HV Cable DS2124

This forum is for specialized infomation important to the construction and safe operation of the high voltage electrical supplies and related circuitry needed for fusor operation.
Post Reply
Rex Allers
Posts: 434
Joined: Sun Dec 30, 2012 8:39 am
Real name:
Location: San Jose CA

HV Cable DS2124

Post by Rex Allers » Thu Feb 06, 2014 1:19 pm

Looking at a catalog from an HV supply manufacturer, they seem to change output cables from RG-8 to DS2124 at about 75 or more KV.

I did a search here for 2124 but didn't find any hits. I found one link in my web searches on the mfg site with a some info about DS2124. Seems DS = Dielectric Sciences. Wondering if the knowledgeable here have any thoughts about 75 KV up. Does RG-8 stop being safe?

Anyone have experience with DS2124? My guess is it is difficult to find and expensive. Any alternatives or advice for what works in the obtanium realm and isn't hazardous?
Rex Allers

User avatar
Richard Hull
Moderator
Posts: 12434
Joined: Fri Jun 15, 2001 1:44 pm
Real name: Richard Hull

Re: HV Cable DS2124

Post by Richard Hull » Thu Feb 06, 2014 3:30 pm

Common 20-30kv rated, high voltage anode wire can be snagged from old color TV sets, but it is rarely more than 12-18 inches in length once clipped off the flyback and anode cup. This wire might still be found from local or large electronic distributors.

Once you hit 40 kv, common industry standard HV wire is a specialty item. Silicone "noodle" wire to 80kv is found but extremely expensive and un-shielded. The preference and "good practice" cabling above 60kv is always shielded and always rare and always very, very expensive. Industry standard connectors for voltages at this level are exceedingly expensive. A cable of 12 feet in length with proper NEMA rated plugs for 80kv would easily cost $600.00.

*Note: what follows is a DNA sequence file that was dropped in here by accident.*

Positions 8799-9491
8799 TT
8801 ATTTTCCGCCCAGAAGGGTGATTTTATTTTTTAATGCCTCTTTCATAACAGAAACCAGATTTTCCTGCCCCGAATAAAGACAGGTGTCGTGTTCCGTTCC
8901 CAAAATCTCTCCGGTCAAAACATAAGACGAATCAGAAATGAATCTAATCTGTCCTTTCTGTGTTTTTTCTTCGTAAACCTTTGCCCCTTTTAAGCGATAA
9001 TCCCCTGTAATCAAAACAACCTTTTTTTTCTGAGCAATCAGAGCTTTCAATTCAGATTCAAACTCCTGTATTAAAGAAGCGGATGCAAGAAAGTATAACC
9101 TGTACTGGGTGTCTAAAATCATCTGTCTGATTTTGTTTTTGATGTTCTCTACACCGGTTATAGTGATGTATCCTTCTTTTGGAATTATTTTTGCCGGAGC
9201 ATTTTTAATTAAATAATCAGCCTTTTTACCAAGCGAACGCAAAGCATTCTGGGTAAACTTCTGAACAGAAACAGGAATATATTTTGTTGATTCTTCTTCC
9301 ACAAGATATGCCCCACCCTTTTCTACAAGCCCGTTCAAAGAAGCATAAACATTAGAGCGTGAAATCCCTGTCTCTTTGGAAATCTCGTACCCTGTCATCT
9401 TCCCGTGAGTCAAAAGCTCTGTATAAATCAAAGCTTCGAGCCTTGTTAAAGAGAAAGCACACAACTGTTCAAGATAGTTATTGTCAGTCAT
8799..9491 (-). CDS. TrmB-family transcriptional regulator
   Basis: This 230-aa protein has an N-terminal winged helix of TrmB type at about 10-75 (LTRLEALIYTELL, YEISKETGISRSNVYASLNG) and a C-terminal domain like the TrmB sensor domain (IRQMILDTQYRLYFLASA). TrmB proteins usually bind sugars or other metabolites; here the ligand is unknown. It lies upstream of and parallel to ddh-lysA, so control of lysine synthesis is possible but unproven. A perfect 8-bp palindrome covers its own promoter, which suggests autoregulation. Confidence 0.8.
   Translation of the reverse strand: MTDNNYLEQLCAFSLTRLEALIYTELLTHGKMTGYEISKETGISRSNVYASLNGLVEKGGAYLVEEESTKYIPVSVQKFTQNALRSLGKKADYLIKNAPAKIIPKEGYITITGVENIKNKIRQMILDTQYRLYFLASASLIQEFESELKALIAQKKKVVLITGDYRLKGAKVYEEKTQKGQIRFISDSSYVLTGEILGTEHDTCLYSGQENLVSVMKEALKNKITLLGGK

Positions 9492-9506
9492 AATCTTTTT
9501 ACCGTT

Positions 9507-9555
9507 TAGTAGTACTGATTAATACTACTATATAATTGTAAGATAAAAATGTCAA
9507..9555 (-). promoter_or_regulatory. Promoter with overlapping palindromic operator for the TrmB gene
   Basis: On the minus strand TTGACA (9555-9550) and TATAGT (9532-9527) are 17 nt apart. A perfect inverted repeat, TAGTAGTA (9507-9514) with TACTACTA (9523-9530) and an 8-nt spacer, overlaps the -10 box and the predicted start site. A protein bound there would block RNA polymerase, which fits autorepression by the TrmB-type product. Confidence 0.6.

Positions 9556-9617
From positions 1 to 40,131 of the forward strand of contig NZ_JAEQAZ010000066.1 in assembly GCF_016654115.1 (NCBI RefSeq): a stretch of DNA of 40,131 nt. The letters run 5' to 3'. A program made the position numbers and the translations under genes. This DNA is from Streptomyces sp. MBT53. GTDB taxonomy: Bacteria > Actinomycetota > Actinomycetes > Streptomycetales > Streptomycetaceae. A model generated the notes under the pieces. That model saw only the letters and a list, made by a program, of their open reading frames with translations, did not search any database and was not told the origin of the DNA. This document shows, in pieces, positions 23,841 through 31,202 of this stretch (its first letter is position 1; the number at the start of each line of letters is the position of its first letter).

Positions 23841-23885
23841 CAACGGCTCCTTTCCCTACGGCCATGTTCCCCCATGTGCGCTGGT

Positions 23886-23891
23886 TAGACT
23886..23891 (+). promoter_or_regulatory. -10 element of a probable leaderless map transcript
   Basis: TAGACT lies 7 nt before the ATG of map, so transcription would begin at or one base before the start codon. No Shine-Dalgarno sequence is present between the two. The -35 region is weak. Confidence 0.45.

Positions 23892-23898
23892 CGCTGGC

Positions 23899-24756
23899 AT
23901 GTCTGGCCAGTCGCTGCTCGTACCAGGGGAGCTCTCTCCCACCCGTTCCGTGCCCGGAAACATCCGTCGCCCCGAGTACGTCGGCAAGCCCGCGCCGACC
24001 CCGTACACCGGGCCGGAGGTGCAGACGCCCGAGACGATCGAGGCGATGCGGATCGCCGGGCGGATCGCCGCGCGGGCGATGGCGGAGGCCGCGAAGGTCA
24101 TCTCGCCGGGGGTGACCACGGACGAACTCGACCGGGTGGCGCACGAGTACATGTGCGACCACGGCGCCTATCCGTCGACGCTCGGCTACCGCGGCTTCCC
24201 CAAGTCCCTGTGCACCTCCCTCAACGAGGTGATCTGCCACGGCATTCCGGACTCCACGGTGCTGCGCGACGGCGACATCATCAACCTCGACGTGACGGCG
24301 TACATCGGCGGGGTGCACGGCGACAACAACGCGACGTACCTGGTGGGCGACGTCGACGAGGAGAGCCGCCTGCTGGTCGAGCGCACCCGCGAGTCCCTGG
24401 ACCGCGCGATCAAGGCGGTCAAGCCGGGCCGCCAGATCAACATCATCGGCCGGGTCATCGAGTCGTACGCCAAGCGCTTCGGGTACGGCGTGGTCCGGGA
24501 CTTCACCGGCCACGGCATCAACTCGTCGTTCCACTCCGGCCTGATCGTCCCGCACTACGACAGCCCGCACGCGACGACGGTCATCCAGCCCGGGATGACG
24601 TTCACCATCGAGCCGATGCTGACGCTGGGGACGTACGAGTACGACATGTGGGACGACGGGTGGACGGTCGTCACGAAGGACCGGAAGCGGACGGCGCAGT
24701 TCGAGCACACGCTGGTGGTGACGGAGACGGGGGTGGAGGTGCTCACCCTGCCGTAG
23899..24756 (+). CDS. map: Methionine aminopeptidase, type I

I have used hamfests and other surplus sources for years to obtain HV wire up to 125kv rating for just a few bucks per foot. Yes, you have to luck onto the purchase.....Yes, you have to know what you are looking at to see and recognize it. The moment you want to single source the stuff and demand specifics from a dealer you are looking at many dollars a running foot and steep minimum orders.

RG-8 is a common RF cable and is often pressed into service as a high voltage DC cable, but it is struggling against high tension breakover at 40kv....You could push it, I suppose. Here is what Spellman has to say about RG-8U cable use, or mis-use, in their AN-07 tech blurb.........

....."RG8-U has long been used as a high voltage output cable in the high voltage industry. There is a variation of RG8-U that utilizes a solid polyethylene core. Specifications for this cable do not specify actual "high voltage" ratings, since this cable was not designed and fabricated with high voltage usage in mind. So the reality is, there are no high voltage ratings for RG8-U. Over the years others in the HV industry have used this cable at 20kV, 30kV and even higher voltages. Spellman does use RG8-U cable, but limits it usage to applications where the maximum voltage that will be applied to the cable is 8kV or less.".....

You should not push this cable to extreme limits in fusor use. You need good cable rated for your voltage used. I would imagine it would make a good demo fusor HV cable up to 20kv or so.

As an engineer I approached Dielectric Sciences in a phone call this morning and asked for pricing on their # 2121 cable and was surprised at the relatively low price per foot of $7.00 for this 100kvdc rated cable!.... SNAG!!!.... If you are not ready to buy 50 feet as a very minimum basic order, please don't call us again! So... $350.00 plus shipping and you have your cable. Certainly, more than you need. This is not being nasty, It is an industry norm and serves to keep out the Tiny Tim players.